At the end of “The Wrong Jedi,” Ahsoka opts to leave the Jedi Order, despite being cleared of all charges. Again, from a writing standpoint this episode does a good job of making Ahsoka sympathetic. Her departure from the Order feels justified, as the Jedi left her hanging out to dry when she needed them most. Heck, I’d have left too…

One thing I might have changed: We never find out what the verdict is going to be as far as Ahsoka’s innocence or guilt is concerned before Anakin bursts in and clears her name. I might have had them pronounce her guilty. Thus the Jedi would be about to let her forfeit her life for nothing. All the more reason for her to leave the order.

Email Rob at primaryignition@yahoo.com, or check us out on Twitter.

The Essential Clone Wars: “To Catch a Jedi”

***I must confess that, despite being a huge Star Wars geek, I have yet to see the landmark Clone Wars animated show in its entirety. I’m aiming to rectify that to a large extent here, as we look at pivotal episodes of the series in, “The Essential Clone Wars.”

SERIES: Star Wars: The Clone Wars
EPISODE:
S5:E19 – “To Catch a Jedi”
WITH THE VOICE TALENTS OF:
Ashley Eckstein, Nika Futterman, Matt Lanter, Dee Bradley Baker, Tom Kane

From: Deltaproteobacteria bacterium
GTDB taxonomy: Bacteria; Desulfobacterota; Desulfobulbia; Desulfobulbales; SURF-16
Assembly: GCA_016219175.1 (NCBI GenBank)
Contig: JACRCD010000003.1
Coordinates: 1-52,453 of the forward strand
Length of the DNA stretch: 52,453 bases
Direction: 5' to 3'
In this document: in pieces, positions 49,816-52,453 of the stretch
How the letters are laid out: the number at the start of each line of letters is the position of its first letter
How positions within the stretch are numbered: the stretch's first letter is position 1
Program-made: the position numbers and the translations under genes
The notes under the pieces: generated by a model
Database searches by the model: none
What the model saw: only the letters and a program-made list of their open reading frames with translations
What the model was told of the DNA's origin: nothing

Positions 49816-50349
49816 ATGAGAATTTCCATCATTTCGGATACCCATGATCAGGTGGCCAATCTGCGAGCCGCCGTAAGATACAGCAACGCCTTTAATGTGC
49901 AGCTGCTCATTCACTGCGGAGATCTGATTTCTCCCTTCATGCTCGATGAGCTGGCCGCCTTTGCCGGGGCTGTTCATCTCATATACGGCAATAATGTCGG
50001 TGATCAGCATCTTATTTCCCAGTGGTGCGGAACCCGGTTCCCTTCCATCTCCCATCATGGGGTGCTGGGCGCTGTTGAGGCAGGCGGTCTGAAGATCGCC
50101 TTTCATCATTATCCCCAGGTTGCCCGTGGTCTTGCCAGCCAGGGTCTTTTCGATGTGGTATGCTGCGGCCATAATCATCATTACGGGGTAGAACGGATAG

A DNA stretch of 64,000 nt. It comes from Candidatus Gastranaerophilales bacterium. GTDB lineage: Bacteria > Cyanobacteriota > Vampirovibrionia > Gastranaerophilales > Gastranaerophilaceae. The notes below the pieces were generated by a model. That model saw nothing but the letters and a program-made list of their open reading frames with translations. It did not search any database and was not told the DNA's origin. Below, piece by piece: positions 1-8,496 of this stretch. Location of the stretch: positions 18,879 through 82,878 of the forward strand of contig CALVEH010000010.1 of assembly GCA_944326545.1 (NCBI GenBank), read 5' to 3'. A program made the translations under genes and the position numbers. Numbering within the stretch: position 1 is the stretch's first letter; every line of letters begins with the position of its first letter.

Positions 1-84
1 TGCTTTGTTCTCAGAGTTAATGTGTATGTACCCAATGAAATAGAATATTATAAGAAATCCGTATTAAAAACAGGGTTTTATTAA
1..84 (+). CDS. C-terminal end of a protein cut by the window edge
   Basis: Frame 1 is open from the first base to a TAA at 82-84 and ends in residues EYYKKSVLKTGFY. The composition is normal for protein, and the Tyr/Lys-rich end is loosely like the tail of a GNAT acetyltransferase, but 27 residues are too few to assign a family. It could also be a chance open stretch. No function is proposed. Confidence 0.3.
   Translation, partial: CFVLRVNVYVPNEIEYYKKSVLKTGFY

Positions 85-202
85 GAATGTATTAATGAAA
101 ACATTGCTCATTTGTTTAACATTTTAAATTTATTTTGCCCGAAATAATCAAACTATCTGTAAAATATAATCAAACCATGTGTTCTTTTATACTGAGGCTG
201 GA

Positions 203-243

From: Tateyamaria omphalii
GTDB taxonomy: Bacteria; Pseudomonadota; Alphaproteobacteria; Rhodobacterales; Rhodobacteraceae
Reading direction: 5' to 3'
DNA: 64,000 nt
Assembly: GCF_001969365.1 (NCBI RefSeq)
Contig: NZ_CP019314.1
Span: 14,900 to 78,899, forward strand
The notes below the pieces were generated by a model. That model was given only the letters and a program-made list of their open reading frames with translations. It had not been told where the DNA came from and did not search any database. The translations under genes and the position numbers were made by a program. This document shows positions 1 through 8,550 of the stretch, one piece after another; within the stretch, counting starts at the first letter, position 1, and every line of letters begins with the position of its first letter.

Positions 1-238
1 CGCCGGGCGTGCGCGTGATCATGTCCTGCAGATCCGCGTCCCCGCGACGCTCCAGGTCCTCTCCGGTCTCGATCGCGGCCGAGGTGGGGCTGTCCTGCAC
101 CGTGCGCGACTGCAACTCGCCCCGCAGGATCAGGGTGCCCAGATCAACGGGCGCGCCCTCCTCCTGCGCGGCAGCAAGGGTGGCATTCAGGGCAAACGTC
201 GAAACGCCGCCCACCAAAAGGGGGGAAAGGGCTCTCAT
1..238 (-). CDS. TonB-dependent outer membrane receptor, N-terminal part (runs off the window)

WRITER:
Charles Murray
DIRECTOR:
Kyle Dunlevy
PREMIERE DATE:
February 23, 2013
SYNOPSIS:
A fugitive Ahsoka is pursued through the depths of Coruscant.

***New around here? Check out our Star Wars review archive!***

By Rob Siebert
Fanboy Wonder

Apparently this episode, “To Catch a Jedi,” is named for Alfred Hitchcock’s 1955 film, To Catch a Thief. Apparently I need to brush up on my Hitchcock, as I couldn’t help but think of the show To Catch a Predator. I can’t have been the only one…

No? Just me? Got it.

Yoda’s initial call is to send Anakin after Ahsoka. But it’s Mace Windu who actually says the sensible thing: That Anakin is too emotionally compromised to be involved in the pursuit. Ultimately, after a little encouragement from Obi-Wan, they do send him after her. But from a writing standpoint, it might have made more sense to have the council hold Anakin back, and then have him defy them by searching anyway.

Question: Where do photos of Jedi come from? The Republic has a photo of Ahsoka (shown above) that they use to announce her fugitive status to Coruscant. Did she pose for that photo, perhaps for records purposes? Or was that supposed to be a candid shot of some kind? You’ve got to assume the Jedi keep records, which would naturally include photos. But if that’s a posed photo, why is she scowling like that?

I ask all this because we saw a similar posed photo of Obi-Wan Kenobi during his self-titled Disney+ series.

I appreciated that they had both Ahsoka and her mystery Jedi assailant using hand-to-hand combat (Teras Kasi perhaps?). It reminds the viewer that the Jedi are capable of much more physically than just swinging lightsabers.

It was nice that they went back to Asajj Ventress for this episode. It would, after all, wind up being the penultimate episode aired on Cartoon Network. The show wasn’t near its true ending, but an ending of sorts was approaching…

Email Rob at primaryignition@yahoo.com, or check us out on Twitter.